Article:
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MFL DEBATE REPORT
On an ominously cold and wet break time, we (Zuha, Anna, Sophie, Ella, Nina and Ellie) piled onto the bright red minibus, trusting Mr Sanz Caro and Miss Jack to deliver us safely to GSAL. Armed with only a box of marshmallows and Zuha’s road trip playlist, we set
off for the debate, which we thought we would be returning from all too soon.
A couple hours later after some last-minute preparations and Mr Sanz Caro’s questionable music choices,
we arrived at GSAL. With its hotel-like grandeur, needless to say we were a little intimidated. After a
brief introduction to the other schools and the judges, who were language students from Leeds University,
our first Spanish pair, Zuha and Anna, was put to the test against against GSAL, but after a tough fight and a contested ruling, they narrowly missed out on a win. Then it was Nina and Ellie’s turn to debate. The motion was “Teenagers have it easier today than ever before” and after a well-fought debate they came out on top. Meanwhile, the French team, Ella and Sophie, debated against teams from GSAL and Newcastle, overcoming the disappointment of an initial loss against the eventual winners and winning their second debate to progress in the competition.
Rounds later, the French pair made it into the playoffs for a spot in the semi-finals and controversially lost out despite an eloquent argument. During lunch, the semi- finalists for the Spanish debates were announced, with
SPELLING BEE
I had a great time taking part in the Spelling Bee this year. I progressed from the class and school rounds, through to the regional round at the University of Sheffield. It was a great learning curve that really helped me as I revised for end of topic tests and exams alike. Competing in the Spelling Bee also helped me with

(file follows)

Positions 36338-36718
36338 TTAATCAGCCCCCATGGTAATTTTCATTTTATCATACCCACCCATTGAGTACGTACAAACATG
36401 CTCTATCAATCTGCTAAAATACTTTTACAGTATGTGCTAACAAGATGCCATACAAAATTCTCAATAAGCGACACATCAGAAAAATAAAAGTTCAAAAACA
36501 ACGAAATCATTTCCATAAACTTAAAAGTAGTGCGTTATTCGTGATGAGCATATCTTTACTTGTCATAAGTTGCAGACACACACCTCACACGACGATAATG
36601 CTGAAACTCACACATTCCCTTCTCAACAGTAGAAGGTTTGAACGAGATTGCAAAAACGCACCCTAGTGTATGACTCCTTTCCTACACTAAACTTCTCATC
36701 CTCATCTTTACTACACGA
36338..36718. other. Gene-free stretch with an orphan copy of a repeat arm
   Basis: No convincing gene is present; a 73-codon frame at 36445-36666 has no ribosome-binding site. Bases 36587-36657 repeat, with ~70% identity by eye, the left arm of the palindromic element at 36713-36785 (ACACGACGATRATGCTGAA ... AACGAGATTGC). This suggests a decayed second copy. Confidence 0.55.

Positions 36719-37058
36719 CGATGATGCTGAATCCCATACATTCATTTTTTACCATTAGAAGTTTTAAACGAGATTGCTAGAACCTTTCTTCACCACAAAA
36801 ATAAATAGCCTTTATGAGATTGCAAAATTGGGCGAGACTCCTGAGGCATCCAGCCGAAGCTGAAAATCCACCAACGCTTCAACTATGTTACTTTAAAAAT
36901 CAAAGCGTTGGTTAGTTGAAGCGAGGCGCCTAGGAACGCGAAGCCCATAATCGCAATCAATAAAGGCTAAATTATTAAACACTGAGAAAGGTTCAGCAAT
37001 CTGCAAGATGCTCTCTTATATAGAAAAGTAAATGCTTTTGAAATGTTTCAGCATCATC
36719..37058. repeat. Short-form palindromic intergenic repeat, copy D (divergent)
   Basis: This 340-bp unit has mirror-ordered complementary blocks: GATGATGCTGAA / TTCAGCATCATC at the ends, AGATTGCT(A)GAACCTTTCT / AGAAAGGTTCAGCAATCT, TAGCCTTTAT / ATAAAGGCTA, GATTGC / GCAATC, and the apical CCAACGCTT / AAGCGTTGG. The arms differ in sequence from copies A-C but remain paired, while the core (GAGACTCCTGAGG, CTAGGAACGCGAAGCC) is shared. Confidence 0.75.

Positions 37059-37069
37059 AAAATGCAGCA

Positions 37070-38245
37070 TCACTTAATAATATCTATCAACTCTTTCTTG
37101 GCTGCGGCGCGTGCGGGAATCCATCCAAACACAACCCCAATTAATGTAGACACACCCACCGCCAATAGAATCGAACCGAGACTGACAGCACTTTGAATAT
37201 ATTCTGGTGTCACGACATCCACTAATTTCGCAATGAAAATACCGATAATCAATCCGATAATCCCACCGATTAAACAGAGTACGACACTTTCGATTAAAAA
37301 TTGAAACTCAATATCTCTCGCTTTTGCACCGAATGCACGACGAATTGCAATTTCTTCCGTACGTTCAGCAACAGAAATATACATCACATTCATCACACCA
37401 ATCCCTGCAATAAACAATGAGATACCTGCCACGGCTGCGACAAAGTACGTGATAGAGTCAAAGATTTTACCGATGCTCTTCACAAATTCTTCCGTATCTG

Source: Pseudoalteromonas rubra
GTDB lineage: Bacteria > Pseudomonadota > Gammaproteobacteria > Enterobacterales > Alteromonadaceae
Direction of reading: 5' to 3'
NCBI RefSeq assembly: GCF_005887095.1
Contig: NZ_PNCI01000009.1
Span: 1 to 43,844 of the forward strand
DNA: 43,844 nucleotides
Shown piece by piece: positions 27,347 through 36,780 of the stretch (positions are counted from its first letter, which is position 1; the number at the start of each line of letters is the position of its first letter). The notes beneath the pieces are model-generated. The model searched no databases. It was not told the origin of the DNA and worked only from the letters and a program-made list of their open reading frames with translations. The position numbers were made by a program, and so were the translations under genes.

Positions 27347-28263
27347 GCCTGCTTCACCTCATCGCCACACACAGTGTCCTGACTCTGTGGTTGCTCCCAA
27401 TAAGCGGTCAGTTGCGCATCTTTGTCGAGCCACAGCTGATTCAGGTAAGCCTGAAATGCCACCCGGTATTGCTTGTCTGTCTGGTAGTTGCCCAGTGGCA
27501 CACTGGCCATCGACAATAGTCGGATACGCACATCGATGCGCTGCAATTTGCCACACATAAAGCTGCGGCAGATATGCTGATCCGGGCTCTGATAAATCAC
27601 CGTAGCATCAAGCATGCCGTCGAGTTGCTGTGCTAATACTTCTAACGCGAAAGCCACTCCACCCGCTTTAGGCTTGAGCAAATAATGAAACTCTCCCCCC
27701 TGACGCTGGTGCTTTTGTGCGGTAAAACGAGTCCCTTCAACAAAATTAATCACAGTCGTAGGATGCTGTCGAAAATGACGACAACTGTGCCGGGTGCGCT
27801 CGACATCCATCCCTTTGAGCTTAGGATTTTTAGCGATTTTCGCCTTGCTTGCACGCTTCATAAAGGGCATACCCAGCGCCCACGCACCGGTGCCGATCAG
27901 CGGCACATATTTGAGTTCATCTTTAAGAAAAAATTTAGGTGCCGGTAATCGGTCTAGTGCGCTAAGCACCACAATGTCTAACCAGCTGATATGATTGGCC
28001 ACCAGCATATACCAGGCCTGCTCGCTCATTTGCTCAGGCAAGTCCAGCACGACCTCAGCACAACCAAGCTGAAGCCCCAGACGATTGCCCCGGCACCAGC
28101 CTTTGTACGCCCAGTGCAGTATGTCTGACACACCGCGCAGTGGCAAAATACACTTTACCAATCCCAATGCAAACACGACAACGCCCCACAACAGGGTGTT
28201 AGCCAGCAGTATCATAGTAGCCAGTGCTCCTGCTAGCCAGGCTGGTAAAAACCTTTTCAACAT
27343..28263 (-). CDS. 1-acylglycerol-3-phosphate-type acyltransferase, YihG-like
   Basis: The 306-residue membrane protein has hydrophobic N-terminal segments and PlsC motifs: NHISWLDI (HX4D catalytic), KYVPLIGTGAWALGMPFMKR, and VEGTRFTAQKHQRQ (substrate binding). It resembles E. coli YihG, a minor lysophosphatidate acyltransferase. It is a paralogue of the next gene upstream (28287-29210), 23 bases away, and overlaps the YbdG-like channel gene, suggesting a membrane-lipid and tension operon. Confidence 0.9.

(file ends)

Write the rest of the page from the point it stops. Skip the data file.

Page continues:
my understanding of the French alphabet. One of my favourite moments in my Spelling Bee journey was competing in the school round, as I got to compete with an audience. In the class round, each pupil had
a minute to translate and spell as many words chosen at random from a list with only the teacher listening. I liked competing in front of a group of people, because
both Hymers Spanish teams going through. Remaining undefeated, Nina and Ellie were allowed to pick their opponents for the semis. Following an intense debate (arguing for the motion that “the language barrier is what complicates integration the most for immigrants”), they managed to overcome the nerves and got through to the finals. Zuha and Anna sadly lost to the first team they had debated against, after another impressive fight.
With a growing audience and nerves, the surprise motion for the Spanish final was revealed; it was
the age-old argument, “¿El dinero puede comprar la felicidad?”, or “Can money buy happiness?” We were all a little nervous, especially as the stakes were raised once it was revealed the prize for the winners was a
box of Heroes. The pair won the coin toss and so were given the option of which side they wanted to argue for. After some conferring and considering which argument would allow them to use the most “juicy vocab”, they decided to debate in favour of money being able to buy happiness. After a very deep debate driving home the importance of financial security, Nina and Ellie managed to secure a victory for the Hymers team! We were all ecstatic!
We made the journey back to Hymers with a short-lived box of Heroes and pride in some amazing performances all around.
Nina Koshy and Eleanor Roberts, Year 13
I got the feel of what it is like to compete in front of an audience in a big room. This helped me in the regional round, as I was slightly less nervous and was ready to spell in front of a large group of people from other schools in Yorkshire. This experience has helped me feel more comfortable and less nervous in front
of audiences, not only while spelling, but also while performing for other activities.
Overall, the Spelling Bee was a very enjoyable experience that greatly enhanced my understanding of French.
Rhea Tandan, Year 7
www.hymerscollege.co.uk I 189
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